An empirically driven data reduction method on the human 450K methylation array to remove tissue specific non-variable CpGs
© The Author(s). 2017
Received: 7 October 2016
Accepted: 31 January 2017
Published: 2 February 2017
Population based epigenetic association studies of disease and exposures are becoming more common with the availability of economical genome-wide technologies for interrogation of the methylome, such as the Illumina 450K Human Methylation Array (450K). Often, the expected small number of differentially methylated cytosine-guanine pairs (CpGs) in studies of the human methylome presents a statistical challenge, as the large number of CpGs measured on the 450K necessitates careful multiple test correction. While the 450K is a highly useful tool for population epigenetic studies, many of the CpGs tested are not variable and thus of limited information content in the context of the study and tissue. CpGs with observed lack of variability in the tissue under study could be removed to reduce the data dimensionality, limit the severity of multiple test correction and allow for improved detection of differential DNA methylation.
Here, we performed a meta-analysis of 450K data from three commonly studied human tissues, namely blood (605 samples), buccal epithelial cells (121 samples) and placenta (157 samples). We developed lists of CpGs that are non-variable in each tissue.
These lists are surprisingly large (blood 114,204 CpGs, buccal epithelial cells 120,009 CpGs and placenta 101,367 CpGs) and thus will be valuable filters for epigenetic association studies, considerably reducing the dimensionality of the 450K and subsequently the multiple testing correction severity.
We propose this empirically derived method for data reduction to allow for more power in detecting differential DNA methylation associated with exposures in studies on the human methylome.
KeywordsNon-variable 450K Tissue Filter Power Multiple-test correction DNA methylation Dimensionality reduction
Population studies that interrogate epigenetic signatures associated with environmental variation and disease are becoming increasingly common. The challenge with the majority of epigenome wide association studies (EWAS) of environment and disease is that the epigenetic signals, in terms of detectable number of epigenetic changes and the effect size of changes, between groups are relatively small compared to those observed in EWAS of development, tissues or cancer. Therefore careful and specific methodological steps need to be implemented in analyses to separate any true biological signal from stochastic variation in DNA methylation (DNAm), a phenomenon commonly referred to as noise .
One of the most common types of population based epigenetic studies is the examination of DNAm using the Illumina Infinium 450K array (450K) or its related arrays . The Illumina series of DNAm arrays, while highly useful as tools for epigenetic studies, were not designed for any specific human tissue, and a large number of cytosine-guanine pairs (CpGs) lack variability within single tissue studies on the arrays [3–8]. CpGs that are non-variable in a study of a specific disease or tissue may be variable in another context and therefore are still valuable on the 450K. However, these tissue specific non-variable CpGs contribute to the high dimensionality of the 450k data and partially necessitate the need for severe multiple test correction. In an effort to rigorously determine the epigenetic signals of environmental exposure and/or disease phenotypes, dimensionality reduction techniques are often employed. These include mixture modelling, principal component analysis, weighted gene co-expression network analysis and elastic net models, among others [9–12]. While these techniques are effective for high-dimensional data reduction, they do not take into account the wealth of independent DNAm data available to build empirical data reduction filters. A common data-driven dimensionality reduction technique is to remove non-variable CpGs from within a specific study and then test only variable sites for association with the exposure of interest [3–8]. While this practice can reduce severe multiple test correction penalties, it can introduce a bias toward significant results . A promising alternative from gene expression analyses is to use a filter based on prior biological knowledge from independent data, which can be highly effective in improving sensitivity while maintaining specificity .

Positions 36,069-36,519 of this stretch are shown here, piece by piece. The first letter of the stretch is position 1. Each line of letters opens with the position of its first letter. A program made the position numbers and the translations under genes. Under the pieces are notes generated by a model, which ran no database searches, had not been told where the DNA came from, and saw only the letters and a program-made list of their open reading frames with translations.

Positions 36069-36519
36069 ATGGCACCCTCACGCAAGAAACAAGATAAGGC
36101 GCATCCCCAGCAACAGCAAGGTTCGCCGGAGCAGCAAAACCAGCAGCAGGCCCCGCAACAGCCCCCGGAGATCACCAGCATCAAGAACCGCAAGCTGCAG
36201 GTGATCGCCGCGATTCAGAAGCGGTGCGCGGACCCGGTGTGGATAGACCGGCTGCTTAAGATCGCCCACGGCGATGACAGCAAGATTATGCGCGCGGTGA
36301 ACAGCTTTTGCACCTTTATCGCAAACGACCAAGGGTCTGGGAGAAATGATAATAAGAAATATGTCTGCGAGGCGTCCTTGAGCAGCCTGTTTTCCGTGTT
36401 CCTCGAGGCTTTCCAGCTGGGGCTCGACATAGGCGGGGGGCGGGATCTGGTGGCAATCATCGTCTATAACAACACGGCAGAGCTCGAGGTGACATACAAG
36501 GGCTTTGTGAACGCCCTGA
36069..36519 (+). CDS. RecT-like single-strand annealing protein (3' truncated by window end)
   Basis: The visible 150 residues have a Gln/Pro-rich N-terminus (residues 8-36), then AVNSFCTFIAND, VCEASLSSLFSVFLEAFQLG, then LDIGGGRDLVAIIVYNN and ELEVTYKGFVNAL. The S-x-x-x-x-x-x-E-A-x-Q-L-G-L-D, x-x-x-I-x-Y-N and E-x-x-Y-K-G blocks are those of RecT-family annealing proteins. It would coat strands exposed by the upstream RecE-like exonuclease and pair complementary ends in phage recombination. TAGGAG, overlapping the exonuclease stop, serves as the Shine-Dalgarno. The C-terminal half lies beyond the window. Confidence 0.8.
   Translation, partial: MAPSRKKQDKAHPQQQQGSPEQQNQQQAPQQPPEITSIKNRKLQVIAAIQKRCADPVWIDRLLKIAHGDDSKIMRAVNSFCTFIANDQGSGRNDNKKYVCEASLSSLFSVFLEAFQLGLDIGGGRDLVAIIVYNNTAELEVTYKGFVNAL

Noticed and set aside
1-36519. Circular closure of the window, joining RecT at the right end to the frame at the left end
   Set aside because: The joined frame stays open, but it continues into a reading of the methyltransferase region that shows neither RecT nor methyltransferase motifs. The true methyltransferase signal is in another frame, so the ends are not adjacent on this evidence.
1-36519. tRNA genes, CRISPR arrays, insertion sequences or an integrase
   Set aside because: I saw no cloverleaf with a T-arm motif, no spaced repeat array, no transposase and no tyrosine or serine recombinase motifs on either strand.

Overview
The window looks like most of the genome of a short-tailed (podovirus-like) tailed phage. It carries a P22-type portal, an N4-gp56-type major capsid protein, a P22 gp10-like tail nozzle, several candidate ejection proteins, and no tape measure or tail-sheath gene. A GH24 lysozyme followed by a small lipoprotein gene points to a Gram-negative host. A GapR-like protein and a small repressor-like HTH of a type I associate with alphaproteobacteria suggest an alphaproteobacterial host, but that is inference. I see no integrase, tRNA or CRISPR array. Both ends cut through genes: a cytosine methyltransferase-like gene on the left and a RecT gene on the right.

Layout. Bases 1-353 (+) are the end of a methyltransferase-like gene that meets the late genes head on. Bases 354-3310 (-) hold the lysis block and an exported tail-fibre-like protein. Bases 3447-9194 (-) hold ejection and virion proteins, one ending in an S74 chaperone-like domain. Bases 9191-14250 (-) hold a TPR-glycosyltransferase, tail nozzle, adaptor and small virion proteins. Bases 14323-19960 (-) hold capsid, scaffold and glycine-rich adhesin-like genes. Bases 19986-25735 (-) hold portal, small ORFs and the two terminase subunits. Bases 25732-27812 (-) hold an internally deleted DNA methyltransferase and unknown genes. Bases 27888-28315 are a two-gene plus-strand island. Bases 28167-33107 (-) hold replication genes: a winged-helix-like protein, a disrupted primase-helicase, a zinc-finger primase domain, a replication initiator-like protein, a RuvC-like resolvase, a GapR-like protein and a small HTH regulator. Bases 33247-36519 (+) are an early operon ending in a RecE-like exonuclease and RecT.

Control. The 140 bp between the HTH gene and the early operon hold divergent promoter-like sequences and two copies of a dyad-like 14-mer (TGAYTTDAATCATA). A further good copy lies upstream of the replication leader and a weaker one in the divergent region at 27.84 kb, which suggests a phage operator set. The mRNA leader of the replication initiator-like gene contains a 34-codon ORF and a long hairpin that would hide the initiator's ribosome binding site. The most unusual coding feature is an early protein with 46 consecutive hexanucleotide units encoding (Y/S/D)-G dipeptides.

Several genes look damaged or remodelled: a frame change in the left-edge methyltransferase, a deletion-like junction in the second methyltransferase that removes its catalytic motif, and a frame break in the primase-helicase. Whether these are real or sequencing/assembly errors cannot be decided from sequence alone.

Here, we have developed an empirically derived data reduction method in the form of CpG lists which are non-variable in independent cohorts of samples from three commonly used human tissues: blood, buccal epithelial cells and placenta. We anticipate these independently identified non-variable CpG lists will be useful for confirmation of a lack of variability at CpGs in 450K studies of interest. As such, our non-variable CpGs might serve as a benchmark to cross-reference CpGs also seen as non-variable in a study of interest so that these CpGs can be filtered prior to differential DNAm analysis. Removal of these independently verified non-variable CpGs should then allow for a reduced multiple testing space and allow for more power to detect differential DNAm in the study of interest. While this approach will be immediately useful for studies of 450K data, it will also provide a blueprint for similar approaches with emerging technologies such as the Illumina EPIC array. Our filtering approach for data reduction is focused on CpG-by-CpG EWAS analyses, which are very common approaches in DNAm analysis. However, this filtering approach also has the potential to improve the performance of other analyses where a strong signal is expected at a small subset of CpGs and noise in the data is a concern. In the context of the rapidly increasing number of DNAm datasets being produced, we have made our code available so that independent non-variable CpG lists can be rapidly developed for other tissues of interest on the 450K and the EPIC as data becomes available.